You’ve done it; you’ve made the decision to add that four-legged furry friend to your household. After extensive name brainstorming and dropping those unused coins in the jar on your kitchen counter, the next step is to actually start searching for your new fur-baby.
While it is incredibly tempting to buy a dog or puppy from a breeder, checking out the local shelter first can be an extremely rewarding experience. Not only are you taking in a pup who truly needs a home, but you are also saving a life. “Around 2.7 million adoptable dogs and cats are euthanized each year in the United States because too many people give up their pets, and too few adopt from shelters.” While there are many reputable “no-kill” shelters, other’s are overpopulated and unfortunately must make the tough decision on whether or not to put down an animal.
Shelter dogs are just looking to you for another chance to find their forever home!
So, why are there so many dogs in my local shelter?
When you think of an animal shelter, what do you think of? Do you think about hoards of misbehaved hounds who couldn’t be handled by a family? Or perhaps you envision aggressive breeds that are a menace to the community. In reality, most shelter dogs were once loving, affectionate, and well behaved family pets that fell victim to one of many “people problems.” When I say people problems, I am referring to a number of different circumstances that we as humans and as pet owners are responsible for, such as training, health, and planning. As a pet owner, you are responsible for the wellbeing of your new friend, and that takes time and energy. Many times people will buy a new puppy for their child for Christmas, but the kid loses interest in it by the next week. The family brings the pup to the shelter. In another example, an owner doesn’t take the time to properly house train a dog, so he has accidents on the carpet a few times a week. The owner takes that dog to the shelter. In a very common circumstance, an elderly owner has a forever companion to sit with every day, but one day, the dog is left sitting alone in an empty house. The owner’s relatives may not have the resources or desire to care for that dog, so they take him to a shelter.
All of these instances make up the core reason that shelter’s are so over-populated. Pet owners do not take the necessary steps to train or care for their dogs, so they take the easy way out and give up their friend, the dog who depends on them, to a shelter. While this step is better than the alternative, abandonment, we cannot blame the over-crowding of shelters on anyone but ourselves.
Top 5 Reasons Why You Should Adopt:
- You can save 2 lives
- By adopting from a shelter, you’re saving the life of a dog that may have otherwise been euthanized due to overcrowding and lack of shelter resources. Also, you are freeing up space so that another homeless dog can be taken-in and cared for.
- Adopting will save you money
- Most shelters will send you home with a healthy and happy companion! This includes recent vet examinations, vaccinations, spay/neuter operations, and micro chipping. Aside from these health costs, most shelter’s adoption fees are chump-change compared to breeder fees! Many shelters also offer adoption promotions during the holidays, making the fee a real bargain!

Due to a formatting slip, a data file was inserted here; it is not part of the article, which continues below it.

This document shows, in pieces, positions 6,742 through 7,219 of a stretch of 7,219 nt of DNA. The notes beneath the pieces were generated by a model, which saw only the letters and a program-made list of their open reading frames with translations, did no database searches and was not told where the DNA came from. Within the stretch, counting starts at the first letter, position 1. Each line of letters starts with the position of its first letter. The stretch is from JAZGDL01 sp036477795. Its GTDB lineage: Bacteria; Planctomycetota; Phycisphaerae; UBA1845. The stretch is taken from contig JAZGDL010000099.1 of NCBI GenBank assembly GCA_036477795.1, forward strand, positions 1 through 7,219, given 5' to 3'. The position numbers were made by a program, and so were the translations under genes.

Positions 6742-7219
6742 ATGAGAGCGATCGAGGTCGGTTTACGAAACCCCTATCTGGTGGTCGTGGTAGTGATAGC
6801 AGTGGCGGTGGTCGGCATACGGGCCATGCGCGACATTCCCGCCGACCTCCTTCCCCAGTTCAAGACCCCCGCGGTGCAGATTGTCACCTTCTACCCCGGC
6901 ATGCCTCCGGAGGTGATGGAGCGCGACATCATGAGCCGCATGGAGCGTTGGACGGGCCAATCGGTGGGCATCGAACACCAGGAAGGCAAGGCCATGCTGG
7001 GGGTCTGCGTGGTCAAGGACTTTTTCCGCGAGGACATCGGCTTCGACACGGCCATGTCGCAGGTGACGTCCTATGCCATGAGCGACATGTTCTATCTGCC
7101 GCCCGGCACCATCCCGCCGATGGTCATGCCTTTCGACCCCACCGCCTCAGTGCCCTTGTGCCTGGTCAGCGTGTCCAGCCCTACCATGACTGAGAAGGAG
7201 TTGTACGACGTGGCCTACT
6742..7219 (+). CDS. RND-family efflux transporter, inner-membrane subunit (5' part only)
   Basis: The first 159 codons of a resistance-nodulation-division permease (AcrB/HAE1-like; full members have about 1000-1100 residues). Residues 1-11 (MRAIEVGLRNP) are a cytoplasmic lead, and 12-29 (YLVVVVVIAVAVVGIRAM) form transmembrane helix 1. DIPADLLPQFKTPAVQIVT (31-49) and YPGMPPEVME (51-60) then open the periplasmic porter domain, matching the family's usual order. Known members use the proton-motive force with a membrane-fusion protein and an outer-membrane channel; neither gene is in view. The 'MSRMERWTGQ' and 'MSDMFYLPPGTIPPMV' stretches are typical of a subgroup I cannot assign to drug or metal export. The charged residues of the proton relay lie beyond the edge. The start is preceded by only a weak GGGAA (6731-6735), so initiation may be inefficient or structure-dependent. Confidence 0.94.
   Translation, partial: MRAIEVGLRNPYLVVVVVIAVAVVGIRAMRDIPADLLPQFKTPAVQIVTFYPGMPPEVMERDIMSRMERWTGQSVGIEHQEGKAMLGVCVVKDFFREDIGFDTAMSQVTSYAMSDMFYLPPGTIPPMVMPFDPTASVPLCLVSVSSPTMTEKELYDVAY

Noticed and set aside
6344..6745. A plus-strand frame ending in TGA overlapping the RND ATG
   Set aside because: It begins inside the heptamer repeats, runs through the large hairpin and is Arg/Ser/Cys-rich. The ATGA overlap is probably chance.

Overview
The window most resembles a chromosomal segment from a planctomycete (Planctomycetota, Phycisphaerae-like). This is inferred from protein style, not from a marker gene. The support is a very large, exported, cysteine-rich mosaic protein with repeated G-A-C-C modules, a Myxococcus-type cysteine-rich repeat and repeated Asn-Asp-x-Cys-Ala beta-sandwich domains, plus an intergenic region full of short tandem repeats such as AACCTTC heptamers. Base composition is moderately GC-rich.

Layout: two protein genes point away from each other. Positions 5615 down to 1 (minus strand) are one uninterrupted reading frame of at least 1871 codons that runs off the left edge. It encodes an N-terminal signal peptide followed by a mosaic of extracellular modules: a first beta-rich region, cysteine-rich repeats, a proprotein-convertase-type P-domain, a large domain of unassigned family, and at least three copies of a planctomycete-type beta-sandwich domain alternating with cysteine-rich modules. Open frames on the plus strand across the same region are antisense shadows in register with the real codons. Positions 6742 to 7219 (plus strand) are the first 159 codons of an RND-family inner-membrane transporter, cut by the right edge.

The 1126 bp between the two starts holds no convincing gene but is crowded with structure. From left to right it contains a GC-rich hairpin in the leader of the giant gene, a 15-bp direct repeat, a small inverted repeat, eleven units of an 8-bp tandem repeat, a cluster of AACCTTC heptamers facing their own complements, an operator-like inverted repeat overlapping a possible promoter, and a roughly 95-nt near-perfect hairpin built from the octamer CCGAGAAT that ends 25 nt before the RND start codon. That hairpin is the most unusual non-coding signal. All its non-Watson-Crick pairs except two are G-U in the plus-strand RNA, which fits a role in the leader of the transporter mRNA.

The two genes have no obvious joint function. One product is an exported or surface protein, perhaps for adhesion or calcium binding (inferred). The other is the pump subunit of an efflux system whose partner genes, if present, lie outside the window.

- Some dogs will already be trained
- Many dogs are given up for adoption for reasons beyond their control, such as the death of an owner or a child’s allergy. Since they were once family pets, they already know their basic commands! Living in a shelter might not make for the best learning environment, but once you remind your pooch about proper manners, you’ll have a well-behaved and trained companion.
- You can find a dog that fits your personality
- Many shelters give each incoming dog a behavioral evaluation so they know who to best pair him with! When you come to the shelter, you’ll be able to tell if the dog you’re interested in is shy, quiet, lively, or energetic! You’ll also be able to get a sense of the dog’s personality, their likes and dislikes, before you take them home! Through this evaluation, the shelter makes sure that you have all the information necessary to be able to pick your perfect friend.
- If you adopt, you won’t be supporting puppy mills or pet stores
- Puppy Mills are “factory style” breeding facilities that disregard the welfare of the dog. Most dogs and pups housed in puppy mills are put in extremely poor conditions, including being kept in small cages, improper medical care, and little human contact. In many circumstances, once the adult dogs are “used up” for their procreation purposes, they are just discarded, either by being abandoned or killed. Puppy Mills often are the provider of pups to pet stores, Internet ads, or even newspaper ads. By purchasing one of these dogs, you are supporting an operation that promotes cruelty to animals.
The Charlottesville Albemarle SPCA
Next week, I’ll be heading into the Charlottesville Albemarle SPCA (CASPCA) to start my volunteer work being a dog walker! I’ll also spend some time interviewing the staff, learning more about the way that shelter’s operate and serve their community. I’ll also have my camera in hand to take some cute shots of some of their furry residents! Stay tuned for more info about your very own dogs of Charlottesville and how you can get involved in a shelter dog’s life!